THE month of August is very important in the national calendar of Zimbabwe. The Heroesa�� Day and Defence Forces holidays are in the same mould as Independence Day.A� These are key commemorative periods that mark important dates in our history and define our nationhood in that we cannot move forward without an appreciation of where we are coming from.
Colonialism and its attendant evils forced many black people in the then Rhodesia to sacrifice their lives and choose to fight against the racist government in a bid to ensure that the majority gained access to resources in their motherland. It was not an easy road as the liberation war cost the nation many lives and many more were scarred for life as a result of that protracted struggle.
It is these people that we remember in the month of August, our heroes both dead and alive. It is also important however, that as we look back to define our heroes of a particular epoch we also shine the spotlight on contemporary heroes.
Our fighters during the liberation war had very little resources but that did not deter them from waging a successful struggle for freedom. It is this spirit of resilience and fighting against an unfair world order that this current generation should borrow from our forebears as we stand tall to defend the gains of our independence.
While Zimbabwe gained political independence in 1980, it still has a long way to go to achieve total economic emancipation for its citizens.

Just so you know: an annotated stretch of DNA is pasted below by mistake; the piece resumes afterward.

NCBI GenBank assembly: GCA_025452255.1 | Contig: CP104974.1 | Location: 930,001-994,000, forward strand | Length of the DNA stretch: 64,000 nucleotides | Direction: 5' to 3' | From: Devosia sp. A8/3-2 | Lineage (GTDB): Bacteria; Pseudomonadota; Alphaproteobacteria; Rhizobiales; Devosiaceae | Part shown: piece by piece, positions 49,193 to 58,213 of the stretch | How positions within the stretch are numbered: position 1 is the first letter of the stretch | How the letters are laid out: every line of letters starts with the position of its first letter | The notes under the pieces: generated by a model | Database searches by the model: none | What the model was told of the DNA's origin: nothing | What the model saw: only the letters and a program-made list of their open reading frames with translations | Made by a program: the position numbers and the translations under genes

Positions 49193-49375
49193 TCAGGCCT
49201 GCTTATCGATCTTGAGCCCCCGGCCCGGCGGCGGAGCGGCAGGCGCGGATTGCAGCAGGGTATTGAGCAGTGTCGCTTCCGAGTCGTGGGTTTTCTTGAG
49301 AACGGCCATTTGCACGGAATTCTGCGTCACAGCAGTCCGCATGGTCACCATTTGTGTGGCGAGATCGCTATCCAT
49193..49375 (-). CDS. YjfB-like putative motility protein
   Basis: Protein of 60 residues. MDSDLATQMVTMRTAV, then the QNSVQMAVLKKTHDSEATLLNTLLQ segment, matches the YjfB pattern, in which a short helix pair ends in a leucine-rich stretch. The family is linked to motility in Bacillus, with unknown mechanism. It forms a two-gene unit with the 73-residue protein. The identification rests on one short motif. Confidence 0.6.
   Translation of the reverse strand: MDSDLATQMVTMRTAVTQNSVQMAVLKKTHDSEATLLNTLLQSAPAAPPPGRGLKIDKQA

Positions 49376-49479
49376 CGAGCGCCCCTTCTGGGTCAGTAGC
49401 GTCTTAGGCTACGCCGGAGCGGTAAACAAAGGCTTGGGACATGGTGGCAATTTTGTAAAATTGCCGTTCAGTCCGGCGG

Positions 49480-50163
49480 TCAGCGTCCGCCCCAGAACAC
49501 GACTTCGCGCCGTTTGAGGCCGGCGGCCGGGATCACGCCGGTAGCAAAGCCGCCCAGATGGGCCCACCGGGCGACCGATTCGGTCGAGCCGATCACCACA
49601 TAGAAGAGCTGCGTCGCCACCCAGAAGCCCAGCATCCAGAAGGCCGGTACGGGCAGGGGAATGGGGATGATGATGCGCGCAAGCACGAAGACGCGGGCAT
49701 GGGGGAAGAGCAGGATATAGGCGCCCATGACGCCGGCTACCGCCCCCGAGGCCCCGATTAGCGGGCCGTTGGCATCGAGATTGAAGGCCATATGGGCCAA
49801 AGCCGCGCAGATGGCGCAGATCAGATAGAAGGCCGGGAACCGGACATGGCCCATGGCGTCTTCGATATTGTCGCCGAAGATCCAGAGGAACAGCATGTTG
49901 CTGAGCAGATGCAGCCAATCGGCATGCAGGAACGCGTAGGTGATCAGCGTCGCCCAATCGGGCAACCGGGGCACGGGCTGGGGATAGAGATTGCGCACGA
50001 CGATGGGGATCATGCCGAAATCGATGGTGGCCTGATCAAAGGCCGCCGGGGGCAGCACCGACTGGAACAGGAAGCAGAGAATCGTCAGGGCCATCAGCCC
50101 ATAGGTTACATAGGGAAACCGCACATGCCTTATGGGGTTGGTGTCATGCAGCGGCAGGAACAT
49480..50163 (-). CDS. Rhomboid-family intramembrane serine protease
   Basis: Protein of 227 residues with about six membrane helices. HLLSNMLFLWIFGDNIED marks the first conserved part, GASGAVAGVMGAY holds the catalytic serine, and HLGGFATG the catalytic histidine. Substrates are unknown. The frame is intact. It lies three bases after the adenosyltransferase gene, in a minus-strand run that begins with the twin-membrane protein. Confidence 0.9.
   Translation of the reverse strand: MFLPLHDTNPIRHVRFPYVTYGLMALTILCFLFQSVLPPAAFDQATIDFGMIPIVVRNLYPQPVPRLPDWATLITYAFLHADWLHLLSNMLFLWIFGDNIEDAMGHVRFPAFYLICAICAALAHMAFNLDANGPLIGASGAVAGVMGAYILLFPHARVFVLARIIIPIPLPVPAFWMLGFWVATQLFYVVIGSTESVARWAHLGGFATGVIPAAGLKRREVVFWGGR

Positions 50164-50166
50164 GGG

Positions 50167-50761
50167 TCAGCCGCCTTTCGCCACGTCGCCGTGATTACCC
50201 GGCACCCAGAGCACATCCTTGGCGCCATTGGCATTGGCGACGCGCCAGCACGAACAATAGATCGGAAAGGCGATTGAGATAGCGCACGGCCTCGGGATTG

While democracy has ushered in a multiplicity of political views and political outfits, all these should be guided by our national interest. The national interest is simply that Zimbabwe is for Zimbabweans, and whoever seeks to govern should put Zimbabweans first.
In the increasingly globalised world, we relate with other nations but we set the terms ourselves, having regard for the interests of our people.
It is worth noting that the promulgation of the amended Zimbabwe Democracy and Economic Recovery Act (Zidera) has been done in the month of our heroes. This is yet another war front, an economic one. And what Zimbabweans, especially the young people, need to do is to rise above such isolation efforts and establish world class businesses in a stable environment, establish all forms of institutions that will underpin such stability and progress.
It is important that we look more to ourselves for solutions so that we are not tossed back and forth by foreign interests. The generation that will ride these economic, cultural and political storms is the one that will give birth to our future heroes.
What is needed at this point is to choose a sector and stake our claim in it. This is exactly what the heroes that we are remembering this month did back in the 1960s and 70s. They identified a political system that stifled black peoplea��s progress and dismantled it.
Some of the nations imposing sanctions on the country were never on the black peoplea��s side. In fact, they classified our heroes as terrorists.
As we remember our heroes, let us awaken the hero in us too, and take Zimbabwe forward.